He added, "Our results demonstrate the potential of this treatment for patients who truly have no other therapeutic option. In the relatively short time that we've observed these patients, we have reason to believe that this treatment could become a viable therapy for their relapsed, treatment-resistant disease.”
He called the therapy a "game changer" for controlling the toxicity seen with these engineered T cells, and noted that there has been no graft-vs.-host disease seen.
Kalos said the Penn team’s next big effort is to define why the treatment works in some patients and not others: “Is it the patient, T cells, the disease, or something else that will improve responses?
“The response rates so far are incredible,” he said. “The goal is to move the therapy as early as possible in these diseases.”
The Penn researchers have licensed the technologies involved in these trials to Novartis.
The moderator of the news conference, Laurence Cooper, MD, Professor of Pediatrics at the University of Texas MD Anderson Cancer Center, said in an interview, “T cells extracted from leukemia patients’ blood latch onto tumor cells and destroy them. Importantly, this works for a sustained period of time.
“These patients are quite sick, but the CRS is manageable, with expected complications. That the patients do not succumb to their illness is a testament to the skill of these practitioners. These data are encouraging. How the therapy plays out in the marketplace is unknown. It needs time to evolve.”
The limitation of the therapy is no longer genetic modification, Cooper noted. “It’s antigen identification. We know it’s safe to use these targeted T cells. Can we design trials that capture the adoptive response? Or perhaps we need to sequence therapies, first with CAR T cells and then programmed cell death 1 ligand. Then we can infuse regular T cells. There is the potential ability to turn the cells off with high-dose steroids and blunt the immune response.”
At MD Anderson, Cooper said, researchers are thinking about targeting two receptors at the same time -- perhaps CD 19 plus either CD 22 or CD 20. “Most of these leukemia patients are too advanced for transplantation. But once they are in remission after receiving CAR T cells, they potentially are able to receive a transplant.”
At Memorial Sloan-Kettering Cancer Center, he continued, many CAR T-cell-treated patients go on to transplant. “At MD Anderson, we give these patients, mostly those with ALL, some with CLL, CAR T cells and then send them on to transplant.”
Cooper has a simple message about adoptive T-cell therapy for practicing oncologists: “If you have refractory leukemia patients, they deserve this therapy now. This could possibly be offered instead of transplant in leukemia patients. Genetically marked cells in patients have been seen decades later. There is good reason to believe these genetically modified T cells may persist a long time.”
Monday, December 16, 2013
BY ROBERT H. CARLSON
ATLANTA -- A randomized controlled trial comparing external-beam radiotherapy and high-dose rate brachytherapy vs. chemo-radiotherapy for patients with stage IIIB squamous cell carcinoma of the cervix found a small but statistically significant survival benefit with the addition of cisplatin. Importantly, though, as reported here at the American Society for Radiation Oncology Annual Meeting (Abstract 8), the regimen was associated with acceptable toxicity.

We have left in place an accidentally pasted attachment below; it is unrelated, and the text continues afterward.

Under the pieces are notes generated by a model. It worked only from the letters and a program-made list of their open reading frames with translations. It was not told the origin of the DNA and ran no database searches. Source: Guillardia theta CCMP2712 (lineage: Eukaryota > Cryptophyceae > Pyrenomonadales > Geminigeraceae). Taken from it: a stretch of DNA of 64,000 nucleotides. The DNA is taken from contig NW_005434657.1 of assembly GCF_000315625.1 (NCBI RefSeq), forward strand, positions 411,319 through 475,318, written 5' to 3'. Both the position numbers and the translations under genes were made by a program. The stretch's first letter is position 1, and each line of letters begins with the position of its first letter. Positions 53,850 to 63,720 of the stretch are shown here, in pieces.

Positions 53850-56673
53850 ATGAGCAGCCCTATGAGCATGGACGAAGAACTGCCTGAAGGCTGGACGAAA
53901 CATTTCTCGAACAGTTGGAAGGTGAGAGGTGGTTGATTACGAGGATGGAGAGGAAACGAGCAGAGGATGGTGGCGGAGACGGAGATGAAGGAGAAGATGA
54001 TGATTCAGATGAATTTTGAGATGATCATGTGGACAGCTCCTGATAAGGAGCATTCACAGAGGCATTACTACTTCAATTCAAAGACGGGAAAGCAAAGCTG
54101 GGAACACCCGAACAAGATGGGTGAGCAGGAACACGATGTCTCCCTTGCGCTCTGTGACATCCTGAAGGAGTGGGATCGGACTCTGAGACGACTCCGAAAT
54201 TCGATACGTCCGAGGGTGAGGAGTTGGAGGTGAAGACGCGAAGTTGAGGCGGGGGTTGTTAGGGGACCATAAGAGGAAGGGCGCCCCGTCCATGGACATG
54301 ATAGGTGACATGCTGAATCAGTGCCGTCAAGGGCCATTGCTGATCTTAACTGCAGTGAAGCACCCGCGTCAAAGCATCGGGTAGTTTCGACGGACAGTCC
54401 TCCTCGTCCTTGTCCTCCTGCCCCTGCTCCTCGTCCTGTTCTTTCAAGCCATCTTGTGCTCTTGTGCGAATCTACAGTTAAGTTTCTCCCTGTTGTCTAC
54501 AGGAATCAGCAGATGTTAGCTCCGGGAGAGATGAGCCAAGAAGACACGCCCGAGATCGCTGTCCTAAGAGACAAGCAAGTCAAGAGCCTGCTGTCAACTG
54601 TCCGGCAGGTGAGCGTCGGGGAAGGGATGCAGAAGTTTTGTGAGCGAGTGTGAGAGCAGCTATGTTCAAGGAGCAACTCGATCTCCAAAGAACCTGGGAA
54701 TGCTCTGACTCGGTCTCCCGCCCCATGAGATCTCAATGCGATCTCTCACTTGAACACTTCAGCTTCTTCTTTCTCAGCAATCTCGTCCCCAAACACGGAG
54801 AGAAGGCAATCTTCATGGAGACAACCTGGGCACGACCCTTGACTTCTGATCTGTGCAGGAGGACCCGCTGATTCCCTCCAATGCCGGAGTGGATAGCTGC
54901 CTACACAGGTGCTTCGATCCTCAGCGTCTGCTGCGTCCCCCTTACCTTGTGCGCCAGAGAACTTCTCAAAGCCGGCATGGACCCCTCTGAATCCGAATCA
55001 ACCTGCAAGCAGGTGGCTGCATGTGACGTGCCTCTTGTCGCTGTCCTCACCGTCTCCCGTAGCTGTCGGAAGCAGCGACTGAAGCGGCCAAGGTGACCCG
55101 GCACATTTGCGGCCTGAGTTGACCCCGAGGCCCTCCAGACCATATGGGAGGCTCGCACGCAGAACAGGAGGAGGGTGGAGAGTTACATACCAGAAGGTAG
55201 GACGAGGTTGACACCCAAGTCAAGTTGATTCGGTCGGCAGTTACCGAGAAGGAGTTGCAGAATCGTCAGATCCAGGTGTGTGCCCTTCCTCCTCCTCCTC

Adding chemotherapy to radiotherapy is known to improve outcomes in early-stage cervical cancer, but until now trials have not demonstrated benefit for patients with later stages, said Antonio C. Zuliani, MD, a radiation oncologist at Campinas State University in Brazil, who presented the data.
He said the best evidence for disease-free and overall survival of women with stage IIIB cervical cancer undergoing chemo-radiotherapy vs. radiotherapy has been from a meta-analysis of 18 trials (Cervical Cancer Meta-analysis Collaboration, 2010) – which showed a decrease in benefit from 10 percent for patients with stages IB-IIA disease to three percent for those with stage III-IVA.
In this new randomized, controlled trial, women with stage IIIB squamous cervical cancer received external-beam radiotherapy and high-dose rate brachytherapy with or without cisplatin. The study endpoints were disease-free and overall survival. All patients received external-beam radiation (45 Gy) to the pelvic region in 25 fractions, a 14.4 Gy boost to compromised parametria, and high-dose rate brachytherapy in four weekly fractions of 7 Gy prescribed to point A (the crossing of the uterine artery and the ureter). The chemo-radiotherapy group also received weekly cisplatin (40 mg/m2) during the pelvic brachytherapy.
Between September 2003 and July 2010, 147 patients were accrued -- 72 patients receiving chemo-radiotherapy and 75 radiotherapy alone. The mean follow-up was 54.9 months.
Women with a Karnofsky performance scores of less than 90 had a significantly worse disease-free survival, with a relative risk of 2.52, Zuliani reported. The same was true for women with bilateral wall invasion (relative risk of 2.93), and baseline hemoglobin under 10 mg/dL (relative risk of 2.22).
On the other hand, disease-free survival was significantly better in women assigned to chemo-radiotherapy (relative risk of 0.52). Overall survival was also negatively associated with a Karnofsky score of under 90 (relative risk of 2.75), and with baseline hemoglobin under 10 mg/dL (relative risk of 2.22).
Again, patients in the chemo-radiotherapy group had a better overall survival rate, but this was not statistically significant (relative risk of 0.67), he said.